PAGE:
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Live Cricket Scores

1st Test 22:00 PM 02 December 2020
WI 0-49(26.0)
NZ 7d-519(145.0)

Seddon Park

Stumps

23:30 PM 05 December 2020
0-0(0)
0-0(0)

Drummoyne Oval

UPCOMING

2nd ODI 08:00 AM 06 December 2020
0-0(0)
0-0(0)

Boland Park

UPCOMING

2nd T20I 08:10 AM 06 December 2020
IND 0-0(0)
AUS 0-0(0)

Sydney Cricket Ground

UPCOMING

3rd T20I 08:10 AM 08 December 2020
0-0(0)
0-0(0)

Sydney Cricket Ground

UPCOMING

3rd ODI 11:00 AM 09 December 2020
0-0(0)
0-0(0)

Six Gun Grill Newlands

UPCOMING

1st T20I 08:10 AM 04 December 2020
IND 7-161(20.0)
AUS 7-150(20.0)

Manuka Oval

India win by 11 runs

3rd ODI 03:40 AM 02 December 2020
IND 5-302(50.0)
AUS 289(49.3)

Manuka Oval

India win by 13 runs

3rd T20I 16:00 PM 01 December 2020
ENG 1-192(17.4)
SA 3-191(20.0)

Six Gun Grill Newlands

England win by 9 wickets

3rd T20I 06:00 AM 30 November 2020
WI 1-25(2.2)
NZ 0-0(0)

Bay Oval

No Result

2nd T20I 12:30 PM 29 November 2020
ENG 6-147(19.5)
SA 6-146(20.0)

Boland Park

England win by 4 wickets

T20 Match 1 16:00 PM 20 February 2020
Quetta Gladiators 171/7 (18.3)
Islamabad United 168 (19.1)

Match Ended

Quetta Gladiators beat Islamabad United by 3 wickets

T20 Match 2 10:00 AM 21 February 2020
Karachi Kings 201/4 (20.0)
Peshawar Zalmi 191/7 (20.0)

Match Ended

Karachi Kings beat Peshawar Zalmi by 10 runs

T20 Match 3 15:00 PM 21 February 2020
Lahore Qalandars 138/8 (20.0)
Multan Sultans 142/5 (16.1)

Match Ended

Multan Sultans beat Lahore Qalandars by 5 wickets

T20 Match 4 09:00 AM 22 February 2020
Quetta Gladiators 148/5 (20.0)
Peshawar Zalmi 153/4 (18.3)

Match Ended

Peshawar Zalmi beat Quetta Gladiators by 6 wickets

 

About Live Cricket Scores.

Scoring in cricket matches involves two elements – the number of runs scored and the number of wickets lost by each team. The scorer is someone appointed to record all runs scored, all wickets taken and, where appropriate, the number of overs bowled. In professional games, in compliance with the Laws of Cricket, two scorers are appointed, most often one provided by each team.

The scorers have no say in whether runs or extras are scored, wickets taken or overs bowled. This is the job of the umpires on the field of play, who signal to the scorers in cases of ambiguity such as when runs are to be given as extras rather than credited to the batsmen, or when the batsman is to be awarded a boundary 4 or 6. So that the umpire knows that they have seen each signal, the scorers are required to immediately acknowledge it.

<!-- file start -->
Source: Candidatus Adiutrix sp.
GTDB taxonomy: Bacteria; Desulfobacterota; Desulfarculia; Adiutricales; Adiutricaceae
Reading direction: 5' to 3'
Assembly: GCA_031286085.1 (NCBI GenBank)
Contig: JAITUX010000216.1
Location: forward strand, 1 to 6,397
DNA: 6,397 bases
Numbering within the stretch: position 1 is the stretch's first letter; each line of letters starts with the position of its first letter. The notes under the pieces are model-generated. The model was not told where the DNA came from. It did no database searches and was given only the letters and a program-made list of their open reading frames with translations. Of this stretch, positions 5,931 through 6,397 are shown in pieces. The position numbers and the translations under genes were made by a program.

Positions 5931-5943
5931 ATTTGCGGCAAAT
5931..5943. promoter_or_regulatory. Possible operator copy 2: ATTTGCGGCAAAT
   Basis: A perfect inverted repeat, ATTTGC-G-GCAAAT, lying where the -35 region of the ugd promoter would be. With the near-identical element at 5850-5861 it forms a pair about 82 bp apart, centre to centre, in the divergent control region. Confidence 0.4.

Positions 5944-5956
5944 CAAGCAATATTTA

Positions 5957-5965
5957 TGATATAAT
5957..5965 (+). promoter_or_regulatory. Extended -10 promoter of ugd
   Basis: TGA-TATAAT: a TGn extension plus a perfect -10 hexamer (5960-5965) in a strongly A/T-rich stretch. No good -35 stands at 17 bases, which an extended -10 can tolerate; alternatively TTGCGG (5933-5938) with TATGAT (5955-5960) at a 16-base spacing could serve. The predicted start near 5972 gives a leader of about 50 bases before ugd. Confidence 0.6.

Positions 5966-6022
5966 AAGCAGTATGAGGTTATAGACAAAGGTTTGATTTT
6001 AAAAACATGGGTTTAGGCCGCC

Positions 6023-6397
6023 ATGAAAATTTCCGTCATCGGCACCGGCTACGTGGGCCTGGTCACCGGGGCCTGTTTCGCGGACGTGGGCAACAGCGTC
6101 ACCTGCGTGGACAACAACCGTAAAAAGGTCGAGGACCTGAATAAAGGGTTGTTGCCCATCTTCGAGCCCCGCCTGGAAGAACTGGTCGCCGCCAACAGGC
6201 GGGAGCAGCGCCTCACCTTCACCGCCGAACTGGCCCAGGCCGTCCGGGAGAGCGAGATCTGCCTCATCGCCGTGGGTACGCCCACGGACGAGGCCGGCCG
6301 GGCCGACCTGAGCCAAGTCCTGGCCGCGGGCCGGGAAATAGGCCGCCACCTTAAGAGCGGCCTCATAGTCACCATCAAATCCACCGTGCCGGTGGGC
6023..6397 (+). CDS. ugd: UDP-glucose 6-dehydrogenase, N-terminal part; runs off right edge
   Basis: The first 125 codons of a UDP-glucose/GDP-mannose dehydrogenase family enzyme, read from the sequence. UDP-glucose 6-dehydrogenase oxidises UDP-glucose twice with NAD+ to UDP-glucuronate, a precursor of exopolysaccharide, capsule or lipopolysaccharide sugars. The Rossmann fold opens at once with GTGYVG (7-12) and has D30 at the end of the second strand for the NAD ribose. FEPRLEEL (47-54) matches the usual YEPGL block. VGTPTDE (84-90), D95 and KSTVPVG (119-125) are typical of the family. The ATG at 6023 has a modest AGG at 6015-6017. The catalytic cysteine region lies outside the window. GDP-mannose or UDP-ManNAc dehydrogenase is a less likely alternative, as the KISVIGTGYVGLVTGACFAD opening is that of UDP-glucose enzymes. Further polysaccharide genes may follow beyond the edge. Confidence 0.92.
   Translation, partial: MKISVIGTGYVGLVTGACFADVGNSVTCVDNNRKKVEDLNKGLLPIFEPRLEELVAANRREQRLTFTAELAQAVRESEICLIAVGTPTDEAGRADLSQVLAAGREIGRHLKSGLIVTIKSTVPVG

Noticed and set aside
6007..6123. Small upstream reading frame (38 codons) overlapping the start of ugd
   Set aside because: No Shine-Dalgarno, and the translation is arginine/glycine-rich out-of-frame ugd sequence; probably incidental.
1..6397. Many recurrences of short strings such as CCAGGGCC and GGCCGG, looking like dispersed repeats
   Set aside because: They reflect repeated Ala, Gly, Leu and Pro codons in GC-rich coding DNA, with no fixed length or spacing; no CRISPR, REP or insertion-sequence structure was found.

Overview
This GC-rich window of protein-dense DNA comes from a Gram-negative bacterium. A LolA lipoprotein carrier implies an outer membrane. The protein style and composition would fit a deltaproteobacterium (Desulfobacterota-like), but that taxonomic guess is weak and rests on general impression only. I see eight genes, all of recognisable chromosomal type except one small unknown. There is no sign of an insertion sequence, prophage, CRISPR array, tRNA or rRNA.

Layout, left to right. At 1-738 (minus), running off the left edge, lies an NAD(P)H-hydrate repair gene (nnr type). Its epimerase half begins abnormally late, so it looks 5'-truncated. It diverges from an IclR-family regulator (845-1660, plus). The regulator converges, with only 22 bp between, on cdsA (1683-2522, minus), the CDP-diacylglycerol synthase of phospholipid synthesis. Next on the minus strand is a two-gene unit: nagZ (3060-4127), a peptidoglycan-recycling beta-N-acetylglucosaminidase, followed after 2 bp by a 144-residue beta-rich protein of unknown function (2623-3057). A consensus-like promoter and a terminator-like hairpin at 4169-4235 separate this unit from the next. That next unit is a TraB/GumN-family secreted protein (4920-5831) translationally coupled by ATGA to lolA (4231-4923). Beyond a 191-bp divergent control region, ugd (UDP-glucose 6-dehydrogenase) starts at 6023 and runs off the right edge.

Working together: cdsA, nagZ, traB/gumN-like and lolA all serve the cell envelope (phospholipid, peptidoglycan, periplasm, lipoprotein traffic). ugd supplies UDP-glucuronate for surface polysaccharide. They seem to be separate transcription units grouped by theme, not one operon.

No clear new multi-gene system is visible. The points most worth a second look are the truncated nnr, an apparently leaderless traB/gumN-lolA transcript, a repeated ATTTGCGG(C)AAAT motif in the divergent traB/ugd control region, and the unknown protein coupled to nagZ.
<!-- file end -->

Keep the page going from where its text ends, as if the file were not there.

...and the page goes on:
While it is possible to keep score using a pencil and plain paper, scorers often use pre-printed scoring books, and these are commercially available in many different styles. Simple score books allow the recording of each batsman’s runs, their scores and mode of dismissal, the bowlers’ analyses, the team score and the score at the fall of each wicket. More sophisticated score books allow for the recording of more detail, and other statistics such as the number of balls faced by each batsman. Scorers also sometimes produce their own scoring sheets to suit their techniques, and some use coloured pens to highlight events such as wickets, or differentiate the actions of different batsmen or bowlers. It is often possible to tell from a modern scorecard the time at which everything occurred, who bowled each delivery, which batsman faced it, whether the batsman left the ball or played and missed, or which direction the batsman hit the ball and whether runs were scored. Sometimes details of occurrences between deliveries, or incidental details like the weather, are recorded.

In early times runs scored were sometimes simply recorded by carving notches on a stick – this root of the use of the slang term “notches” for “runs”. In contrast, scoring in the modern game has become a specialism, particularly for international and national cricket competitions. While the scorers’ role is clearly defined under the Laws of Cricket to be merely the recording of runs, wickets and overs, and the constant checking of the accuracy of their records with each other and with the umpires, in practice a modern scorer’s role is complicated by other requirements. For instance, cricket authorities often require information about matters such as the rate at which teams bowled their overs. The media also ask to be notified of records, statistics and averages. For many important matches, unofficial scorers keep tally for the broadcast commentators and newspaper journalists allowing the official scorers to concentrate undisturbed. In the English county game, the scorers also keep score on a computer that updates a central server, to meet the demands of the online press that scores should be as up-to-date as possible.

The official scorers occasionally make mistakes, but unlike umpires’ mistakes these may be corrected after the event.

Some cricket statisticians who keep score unofficially for the printed and broadcast media have become quite famous, for instance Bill Frindall, who scored for the BBC radio commentary team from 1966 to 2008, and Jo King.